Sunday, January 25, 2009

Starting the Year With a Bang!

Spring Festival is China’s most important holiday. It is called Chun Jie and it is directly connected with Chinese New Year. For the past two weeks, people have been frantically preparing for the most important time of the year. It is a time when people thoroughly clean their homes, symbolically sweeping out the old and welcoming in the new. They often buy new furniture, new clothes and other items for their homes. Everything is put in order. Family members from all over China travel back to their parent’s home just before New Year’s Eve to eat dinner together and welcome in the New Year.
No matter where you are in the country, you must drop everything and get home to celebrate with your family. Of course, that means everyone is traveling so train stations and airports insanely crazy, crowded places to be. If you travel by train as I once did, inside the car there is no space to move and getting out to use the bathroom is impossible! (This is when it helps to have Depends) Seats are often sold out or overbooked, so many choose a “standing” ticket which literally means standing the whole trip in the aisles, so no one can move. I know a young man who was so determined to get home that he bought such a ticket and stood for an 18 hours train ride! Can you imagine?

You will know that Chinese New Year is coming because you will see red lanterns displayed on the front of buildings, restaurants, and public attractions. According to the Chinese Zodiac, this is also the year of the Ox, so there are red cows everywhere. I am supposed to be lucky this year because I was born in the Year of the Ox, but this means that I also should wear red long underwear everyday to be blessed…Uh, I don’t think so! Red is the lucky color. After New Years Eve dinner, children and young adults recite a blessing to their elders and in return are given red envelopes (hong bao) . These red envelopes have money inside them as a symbol of good luck and riches to come in the future. Because everyone is traveling, pretty much everything shuts down for a week. Planning ahead and buying food, water, electricity, etc…is essential. You can imagine how crowded the stores are.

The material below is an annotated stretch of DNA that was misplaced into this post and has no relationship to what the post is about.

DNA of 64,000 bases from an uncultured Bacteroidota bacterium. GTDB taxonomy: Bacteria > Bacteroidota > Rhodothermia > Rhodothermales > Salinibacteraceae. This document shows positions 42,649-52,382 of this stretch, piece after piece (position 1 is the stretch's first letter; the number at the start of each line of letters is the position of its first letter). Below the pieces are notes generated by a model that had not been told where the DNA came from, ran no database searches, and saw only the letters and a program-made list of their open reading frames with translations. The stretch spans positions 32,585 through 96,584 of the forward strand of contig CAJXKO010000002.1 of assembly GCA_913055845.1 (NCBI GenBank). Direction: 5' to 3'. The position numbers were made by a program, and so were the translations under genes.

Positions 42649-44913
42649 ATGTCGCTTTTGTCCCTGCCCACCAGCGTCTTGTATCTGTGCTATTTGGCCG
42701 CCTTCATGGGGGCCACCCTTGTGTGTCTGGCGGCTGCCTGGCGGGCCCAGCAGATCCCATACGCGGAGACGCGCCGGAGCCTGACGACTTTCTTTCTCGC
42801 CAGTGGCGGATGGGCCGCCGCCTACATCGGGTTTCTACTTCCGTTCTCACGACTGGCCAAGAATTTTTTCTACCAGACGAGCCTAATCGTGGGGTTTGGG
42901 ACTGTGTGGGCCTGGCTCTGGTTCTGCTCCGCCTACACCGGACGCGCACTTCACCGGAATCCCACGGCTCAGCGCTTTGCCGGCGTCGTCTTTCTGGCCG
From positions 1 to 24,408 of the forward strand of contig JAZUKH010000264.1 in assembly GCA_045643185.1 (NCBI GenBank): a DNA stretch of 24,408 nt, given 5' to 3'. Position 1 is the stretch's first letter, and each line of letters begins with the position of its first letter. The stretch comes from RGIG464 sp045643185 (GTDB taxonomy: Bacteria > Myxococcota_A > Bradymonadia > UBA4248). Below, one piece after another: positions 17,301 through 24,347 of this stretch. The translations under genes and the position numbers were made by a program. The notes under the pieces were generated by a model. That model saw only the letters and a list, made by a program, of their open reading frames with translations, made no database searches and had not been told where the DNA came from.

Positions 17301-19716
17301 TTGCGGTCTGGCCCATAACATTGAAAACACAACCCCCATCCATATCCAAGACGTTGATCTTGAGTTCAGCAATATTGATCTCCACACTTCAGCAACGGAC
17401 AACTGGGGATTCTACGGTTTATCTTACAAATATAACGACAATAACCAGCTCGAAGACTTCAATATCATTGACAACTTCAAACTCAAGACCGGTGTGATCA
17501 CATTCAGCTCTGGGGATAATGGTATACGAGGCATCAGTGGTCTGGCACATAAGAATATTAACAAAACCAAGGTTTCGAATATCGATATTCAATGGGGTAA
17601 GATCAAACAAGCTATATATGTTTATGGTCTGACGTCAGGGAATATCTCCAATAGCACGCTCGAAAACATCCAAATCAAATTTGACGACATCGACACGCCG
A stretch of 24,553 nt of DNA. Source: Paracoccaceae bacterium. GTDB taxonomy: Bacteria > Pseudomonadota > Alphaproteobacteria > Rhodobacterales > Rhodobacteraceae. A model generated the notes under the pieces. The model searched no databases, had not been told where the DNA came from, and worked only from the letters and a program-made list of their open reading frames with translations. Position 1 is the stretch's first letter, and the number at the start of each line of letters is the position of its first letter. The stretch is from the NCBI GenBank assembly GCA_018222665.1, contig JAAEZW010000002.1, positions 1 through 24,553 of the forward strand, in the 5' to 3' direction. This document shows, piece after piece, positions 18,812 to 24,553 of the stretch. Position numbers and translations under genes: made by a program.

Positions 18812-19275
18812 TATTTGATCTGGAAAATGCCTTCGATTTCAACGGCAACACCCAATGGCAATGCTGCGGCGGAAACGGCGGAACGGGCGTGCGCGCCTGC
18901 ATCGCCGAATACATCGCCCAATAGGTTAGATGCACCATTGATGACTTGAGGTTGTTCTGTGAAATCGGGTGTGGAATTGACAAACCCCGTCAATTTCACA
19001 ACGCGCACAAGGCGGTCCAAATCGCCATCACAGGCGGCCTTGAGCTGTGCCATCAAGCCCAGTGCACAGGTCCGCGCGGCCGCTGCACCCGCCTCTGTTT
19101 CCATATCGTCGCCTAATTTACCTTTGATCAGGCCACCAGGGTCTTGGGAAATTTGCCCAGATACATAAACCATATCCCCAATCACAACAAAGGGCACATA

Other essential preparations call for making lots of jiaozi (stuffed dumplings), writing blessings on red scrolls that go on or over the door frame, and buying fireworks. Chinese legend has it that a dragon named Nian came to the villages each year to eat livestock, crops and even children, but after they discovered that the dragon was afraid of the color red and fireworks, the villagers put red lantern and scrolls on their homes and doors. They also lit firecrackers to scare him away. That is why they continue the tradition today.

In Michigan, most fireworks are illegal unless you are doing a show and have a permit, but here…everyone has fireworks! I’m talking M-80’s, huge strings of loud firecrackers and the kind you shoot up in the air to make those sky flowers we “oooh” and “ahhh” over! There are fireworks stands on every corner and people spend gobs of money getting as much as they can afford so their family will be able to start the year with a bang! At 12:00 the fireworks begin…and basically never end for a week! It literally sounds like you’re in a war zone with non-stop banging, whistling, and sonic booms from above and below. It is so incredibly loud that even inside your apartment, it is difficult to hear the person next to you talking because of the noise. It is both amazing and annoying! Apparently, the officials in Tianjin made a regulation that fireworks could be set off every hour on the hour for the first 24 hours of Chinese New Year in an attempt to control random partying, but as far as I can tell, that hasn’t really made much of a difference. With 11.4 million people in Tianjin, just about everyone has some sort of explosive devise, it’s crazy…and amazing that there aren’t more people in emergency rooms or fires started because of stray fireworks.

I must admit, I couldn’t resist buying a big wheel of firecrackers and a couple of Roman candles. When I bought them, I couldn’t help thinking how much my kids and my brother Curt would love to be lighting these things off with me. I mean, who wouldn’t love lighting those babies and listening to 1000 loud pops going off all at once. It’s a blast! I’m sure by the end of the week, I will be sick to death of the noise, but right now it’s music to my ears. (Look for the video on You-Tube; Chinachick61)



Barb said...

Hey, at least you look good in red! It's your color, baby!